Until Saturday the most famous scoreline associated with the port at the north end of the Humber Bridge, outside of rugby league circles, was Hull 4 London 0, the title of The Housemartins' debut album. Now there is a new result to cherish, one that ends a century of longing.
Sadly, such is the gulf between the Premier League and the Championship, the champagne was still wet on Dean Windass's shirt when the question began to be pondered, how many times next season will Hull be on the wrong end of a 4-0 scoreline – or worse?
Derby County were the spectre haunting the Championship play-off final but Phil Brown, Hull's manager, preferred to talk of emulating Bolton. As Sam Allardyce's sidekick Brown helped Bolton go up through the play-offs in 2001. They are still in the top flight and while they have sparred with relegation, they have also reached the Uefa Cup.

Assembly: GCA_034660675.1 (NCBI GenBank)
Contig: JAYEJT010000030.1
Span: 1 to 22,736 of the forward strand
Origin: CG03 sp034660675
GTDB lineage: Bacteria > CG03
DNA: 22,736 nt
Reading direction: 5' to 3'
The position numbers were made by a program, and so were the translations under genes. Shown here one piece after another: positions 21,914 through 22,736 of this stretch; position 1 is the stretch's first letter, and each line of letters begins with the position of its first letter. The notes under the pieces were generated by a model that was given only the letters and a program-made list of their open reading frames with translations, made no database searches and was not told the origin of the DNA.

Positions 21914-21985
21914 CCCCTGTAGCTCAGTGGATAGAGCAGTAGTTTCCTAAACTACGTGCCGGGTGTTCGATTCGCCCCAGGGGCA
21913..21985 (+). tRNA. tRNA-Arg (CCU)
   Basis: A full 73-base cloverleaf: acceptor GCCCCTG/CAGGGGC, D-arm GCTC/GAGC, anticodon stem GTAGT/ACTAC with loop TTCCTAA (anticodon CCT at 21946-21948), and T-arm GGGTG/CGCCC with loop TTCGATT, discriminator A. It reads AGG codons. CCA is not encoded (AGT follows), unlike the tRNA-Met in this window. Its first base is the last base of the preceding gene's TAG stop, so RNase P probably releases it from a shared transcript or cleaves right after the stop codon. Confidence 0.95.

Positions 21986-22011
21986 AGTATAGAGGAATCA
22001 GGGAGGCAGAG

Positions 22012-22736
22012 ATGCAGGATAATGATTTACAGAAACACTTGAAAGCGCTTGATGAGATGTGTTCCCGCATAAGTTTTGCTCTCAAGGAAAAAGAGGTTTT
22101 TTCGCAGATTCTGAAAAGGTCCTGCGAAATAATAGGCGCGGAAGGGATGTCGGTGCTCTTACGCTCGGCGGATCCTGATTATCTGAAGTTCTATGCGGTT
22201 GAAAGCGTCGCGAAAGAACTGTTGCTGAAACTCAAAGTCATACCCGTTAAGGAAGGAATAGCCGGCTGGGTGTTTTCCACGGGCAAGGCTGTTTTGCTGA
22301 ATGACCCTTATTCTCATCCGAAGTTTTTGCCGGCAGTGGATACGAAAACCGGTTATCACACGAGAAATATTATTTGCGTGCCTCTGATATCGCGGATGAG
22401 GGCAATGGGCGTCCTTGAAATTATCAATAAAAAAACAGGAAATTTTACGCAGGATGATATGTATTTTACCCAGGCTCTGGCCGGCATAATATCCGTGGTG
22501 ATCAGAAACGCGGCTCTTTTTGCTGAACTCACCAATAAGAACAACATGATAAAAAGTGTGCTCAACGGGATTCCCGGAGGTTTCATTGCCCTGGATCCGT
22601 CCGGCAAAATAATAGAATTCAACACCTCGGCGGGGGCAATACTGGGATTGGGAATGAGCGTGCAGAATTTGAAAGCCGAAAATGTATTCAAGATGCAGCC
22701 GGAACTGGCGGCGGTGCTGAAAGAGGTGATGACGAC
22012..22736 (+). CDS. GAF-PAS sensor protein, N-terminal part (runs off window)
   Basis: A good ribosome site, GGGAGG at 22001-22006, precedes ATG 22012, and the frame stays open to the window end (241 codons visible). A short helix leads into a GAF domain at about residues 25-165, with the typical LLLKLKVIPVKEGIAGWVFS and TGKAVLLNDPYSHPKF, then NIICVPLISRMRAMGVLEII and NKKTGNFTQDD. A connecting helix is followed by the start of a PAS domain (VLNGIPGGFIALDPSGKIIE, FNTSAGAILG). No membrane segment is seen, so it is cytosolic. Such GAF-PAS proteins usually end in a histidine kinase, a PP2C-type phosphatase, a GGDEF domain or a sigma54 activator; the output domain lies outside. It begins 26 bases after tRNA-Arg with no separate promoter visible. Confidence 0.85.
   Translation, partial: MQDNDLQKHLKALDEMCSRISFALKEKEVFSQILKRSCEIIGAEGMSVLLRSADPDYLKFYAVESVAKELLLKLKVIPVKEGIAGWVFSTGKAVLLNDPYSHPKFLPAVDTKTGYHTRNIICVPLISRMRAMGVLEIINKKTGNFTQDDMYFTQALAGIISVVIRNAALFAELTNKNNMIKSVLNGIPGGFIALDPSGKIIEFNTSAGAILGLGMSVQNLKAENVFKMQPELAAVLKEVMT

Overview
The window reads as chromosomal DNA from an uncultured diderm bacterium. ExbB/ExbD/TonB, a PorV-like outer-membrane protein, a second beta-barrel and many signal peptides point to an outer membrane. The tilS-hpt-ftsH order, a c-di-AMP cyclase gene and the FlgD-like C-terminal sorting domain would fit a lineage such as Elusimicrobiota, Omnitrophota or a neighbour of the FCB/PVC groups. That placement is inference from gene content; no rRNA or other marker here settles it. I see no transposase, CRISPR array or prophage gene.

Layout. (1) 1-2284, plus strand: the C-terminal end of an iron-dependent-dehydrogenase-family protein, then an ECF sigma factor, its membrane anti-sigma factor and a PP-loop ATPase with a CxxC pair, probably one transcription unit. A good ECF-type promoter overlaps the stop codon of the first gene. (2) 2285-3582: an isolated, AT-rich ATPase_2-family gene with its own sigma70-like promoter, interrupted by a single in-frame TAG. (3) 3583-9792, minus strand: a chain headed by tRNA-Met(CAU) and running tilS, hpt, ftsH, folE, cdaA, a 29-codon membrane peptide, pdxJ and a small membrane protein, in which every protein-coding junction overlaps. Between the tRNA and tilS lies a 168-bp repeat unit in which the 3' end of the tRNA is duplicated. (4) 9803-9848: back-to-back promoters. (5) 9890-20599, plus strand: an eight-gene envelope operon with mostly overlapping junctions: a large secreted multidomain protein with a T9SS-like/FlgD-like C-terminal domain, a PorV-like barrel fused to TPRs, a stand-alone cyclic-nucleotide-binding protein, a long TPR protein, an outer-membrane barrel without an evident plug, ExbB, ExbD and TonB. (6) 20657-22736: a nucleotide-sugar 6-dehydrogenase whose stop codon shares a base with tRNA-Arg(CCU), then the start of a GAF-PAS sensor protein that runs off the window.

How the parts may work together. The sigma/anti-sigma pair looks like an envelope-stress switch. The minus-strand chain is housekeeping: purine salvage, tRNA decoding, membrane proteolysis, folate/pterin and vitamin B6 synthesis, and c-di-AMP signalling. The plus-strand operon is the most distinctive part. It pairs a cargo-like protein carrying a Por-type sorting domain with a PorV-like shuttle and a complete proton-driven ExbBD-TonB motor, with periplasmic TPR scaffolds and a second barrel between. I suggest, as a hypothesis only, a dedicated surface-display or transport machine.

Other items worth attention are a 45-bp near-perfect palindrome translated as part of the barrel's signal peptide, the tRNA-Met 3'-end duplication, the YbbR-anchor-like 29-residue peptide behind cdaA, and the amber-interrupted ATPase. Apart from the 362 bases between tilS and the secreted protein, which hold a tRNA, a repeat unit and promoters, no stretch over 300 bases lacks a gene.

Which example will Hull follow? Unlike last season, when Derby were obviously only on loan to the top flight, it is too early to tell. There were mixed messages on Saturday night. As the chairman, Paul Duffen, indicated he would be prepared to release all of the first season TV windfall of £35m, Brown talked of retaining faith in the players who took Hull up.
Brown cited Reading's example but they ran away with the 2006 Championship title with 106 points, not scraped through the play-offs with 75. History suggests only heavy investment will keep Hull up. The only survivors of last year's promoted trio, Sunderland, spent more than £40m.